Sonny Fortune and Azar Lawrence
PDX Jazz Festival
February 18-19, 2016
Any American burg that aspires to "great city" status has got to have a solid jazz scene. Sorry, but hipster hat shops, artisanal juiceries, and $6 coffee from beans grown on sustainable farms in Africa and Latin America just wont do.
Portland, the Rose City of the rugged Northwest, is one of those aspirational cities. And after a recent 3 day visit, I'd say that Portland merits all the praise it has garnered.
On the weekend of February 18th, the 13th annual Biamp PDX Jazz Festival, in celebration of what would have been John Coltrane
's 90th birthday, featured several artists whose musical consciousness was pulled off its axis by the irresistible gravitational pull of Trane's musical spirit. Executive Artistic Director, Don Lucoff, truly assembled an illustrious group of musicians to highlight the Festival's focus on Coltrane and the "wider sphere of (his) influence." Pharoah Sanders
, Charles Lloyd
, Reggie Workman
, Gary Bartz
, and Coltrane's son, Ravi Coltrane
, among others, also appeared in a variety of settings that celebrated the music of John Coltrane. Philadelphia
-born master of the saxophone and flute, Sonny Fortune
, and his Los Angeles
-based veteran rhythm section of pianist Theo Saunders
, bassist Henry "the Skipper" Franklin, and drummer Marvin "Smitty" Smith
, kicked off the weekend's festivities at the sold out Jimmy Mak's
, with a tribute to the "engine" driving Coltrane's band, drummer Elvin Jones
. Fortune has had an especially deep connection to Coltrane, who moved to Philadelphia
after graduating from high school in North Carolina and left an indelible imprint on the City of Brotherly Love's jazz history. Though he committed to a life of music at a relatively advanced age (read more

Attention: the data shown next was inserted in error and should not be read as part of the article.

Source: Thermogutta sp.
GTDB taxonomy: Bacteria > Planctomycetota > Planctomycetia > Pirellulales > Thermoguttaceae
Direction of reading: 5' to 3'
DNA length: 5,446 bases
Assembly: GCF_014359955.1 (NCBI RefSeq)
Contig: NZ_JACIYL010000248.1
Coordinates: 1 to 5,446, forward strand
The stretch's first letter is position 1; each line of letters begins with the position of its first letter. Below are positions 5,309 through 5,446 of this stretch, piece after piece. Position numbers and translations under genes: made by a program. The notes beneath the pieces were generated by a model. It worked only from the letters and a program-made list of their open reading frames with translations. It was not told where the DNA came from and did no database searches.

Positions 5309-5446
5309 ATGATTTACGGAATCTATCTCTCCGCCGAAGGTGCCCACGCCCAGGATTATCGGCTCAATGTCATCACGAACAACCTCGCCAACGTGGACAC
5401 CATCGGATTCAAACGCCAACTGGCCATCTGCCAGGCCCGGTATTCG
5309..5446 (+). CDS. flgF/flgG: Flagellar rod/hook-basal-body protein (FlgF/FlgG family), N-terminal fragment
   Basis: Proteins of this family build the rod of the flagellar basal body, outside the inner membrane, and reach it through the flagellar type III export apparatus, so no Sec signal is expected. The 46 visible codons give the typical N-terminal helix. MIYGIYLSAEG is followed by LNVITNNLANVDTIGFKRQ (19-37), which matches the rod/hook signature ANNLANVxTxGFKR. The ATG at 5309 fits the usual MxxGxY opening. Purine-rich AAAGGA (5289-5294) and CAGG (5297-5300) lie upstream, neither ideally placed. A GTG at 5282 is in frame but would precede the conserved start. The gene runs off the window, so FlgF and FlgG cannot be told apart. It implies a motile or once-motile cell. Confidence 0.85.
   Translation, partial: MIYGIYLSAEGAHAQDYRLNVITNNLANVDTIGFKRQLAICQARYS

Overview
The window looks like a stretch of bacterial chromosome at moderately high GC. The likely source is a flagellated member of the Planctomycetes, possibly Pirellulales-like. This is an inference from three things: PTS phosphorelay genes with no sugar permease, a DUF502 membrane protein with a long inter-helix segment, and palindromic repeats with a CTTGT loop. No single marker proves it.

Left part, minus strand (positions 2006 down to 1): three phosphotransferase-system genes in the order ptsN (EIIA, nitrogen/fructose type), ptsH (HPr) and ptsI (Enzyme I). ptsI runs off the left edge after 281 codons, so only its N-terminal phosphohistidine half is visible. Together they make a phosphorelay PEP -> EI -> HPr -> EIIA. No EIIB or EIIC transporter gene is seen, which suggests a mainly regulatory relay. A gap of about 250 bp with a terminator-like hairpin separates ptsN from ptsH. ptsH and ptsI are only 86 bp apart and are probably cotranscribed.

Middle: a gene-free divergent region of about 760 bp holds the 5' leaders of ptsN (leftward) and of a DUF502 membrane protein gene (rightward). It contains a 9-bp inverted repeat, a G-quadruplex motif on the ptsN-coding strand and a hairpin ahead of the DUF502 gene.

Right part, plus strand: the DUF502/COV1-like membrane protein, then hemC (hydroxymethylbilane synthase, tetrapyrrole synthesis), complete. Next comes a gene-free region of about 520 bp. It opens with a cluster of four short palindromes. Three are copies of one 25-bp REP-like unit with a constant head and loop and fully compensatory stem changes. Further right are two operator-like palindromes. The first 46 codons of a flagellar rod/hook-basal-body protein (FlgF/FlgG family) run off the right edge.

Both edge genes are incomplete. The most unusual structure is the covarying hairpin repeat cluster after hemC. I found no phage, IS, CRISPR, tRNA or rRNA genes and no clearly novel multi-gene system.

), Fortune loved jazz and heard Coltrane perform often with the ascendent Miles Davis
Quintet at Philly clubs, such as the Jazz Showcase, in the 1950s and later, with Trane's own quartet.
Fortune's band opened with a steamin' version of "You and the Night and the Music," an old show tune by Schwartz & Dietz that they surely never dreamed could sound like this. Fortune, on alto, and Saunders raced up and down the keys of their respective instruments, generating Coltranesque "sheets of sound" that compelled the rapt audience into a hypnotic, finger snappin' groove.
On the Bronislaw Kaper standard, "Invitation," Fortune, on flute, blew passionate sounds that conjured up romantic images of lovers on secluded, moonlit Condessa Beach, while Franklin's deep bass groove and Smith's slick brush work generated a feeling of ocean waves gently caressing the shore. Such is the power of music that merely by closing one's eyes, a listener could be transported from cold, wet Portland to tropical Acapulco.
During the 2nd set, an increasingly rare, magical moment transpired as old friend and fellow "Trane-ite," Azar Lawrence
, tenor in hand, mounted the stage. Lawrence, like Fortune, was not only inspired by Coltrane but also played for years in the bands of both McCoy Tyner
and Elvin Jones
, two original members of Trane's stellar quartet. The band then tore into a Fortune original, "Waynish," dedicated to jazz master, Wayne Shorter
. Fortune wailed on the alto sax, and Saunders seemingly intent on testing the limits of the piano keys, nearly levitated off the bench. Franklin and Smith drove the beat with a merciless fury. And Lawrence, a saxophonist of limitless power and energy, left the audience awestruck with his manic solo. The music carried the band and the listeners on a fiery ascension as the Cats pushed each other to play chorus after intense chorus.
The band closed with a detour to the land of Ellingtonia, roaring through Juan Tizol
's "Caravan." Smitty Smith's drum solo highlighted the evening's finale. Smith attacked the kit with a dervish-like madness, then dropped his sticks and tapped out blistering rhythms with his hands, all the while wearing a beaming, joyous smile. What a night!
Fortune, who hadn't performed on the West Coast in several years (a jazz crime deserving of six months in the Hole), reminded listeners why he played and recorded with the most important bands of his time; Miles Davis, Elvin Jones and McCoy Tyner all wanted his brawny and relentless sound to enhance their music. Equally important on this evening was the power, intoxicating swing and, most important, the synchronistic musicality of the rhythm section. Saunders, Franklin and Smith play together regularly in Los Angeles and, as a result, communicate easily with just a glance, and more often, responding reflexively to each other's rhythmic improvisations.
In an era when soloists too often have to pick up a local rhythm section in city after city, these Cats, and the staff and sound system of Jimmy Mak's, one of the nation's premier jazz clubs, made Fortune's gig truly a night to remember.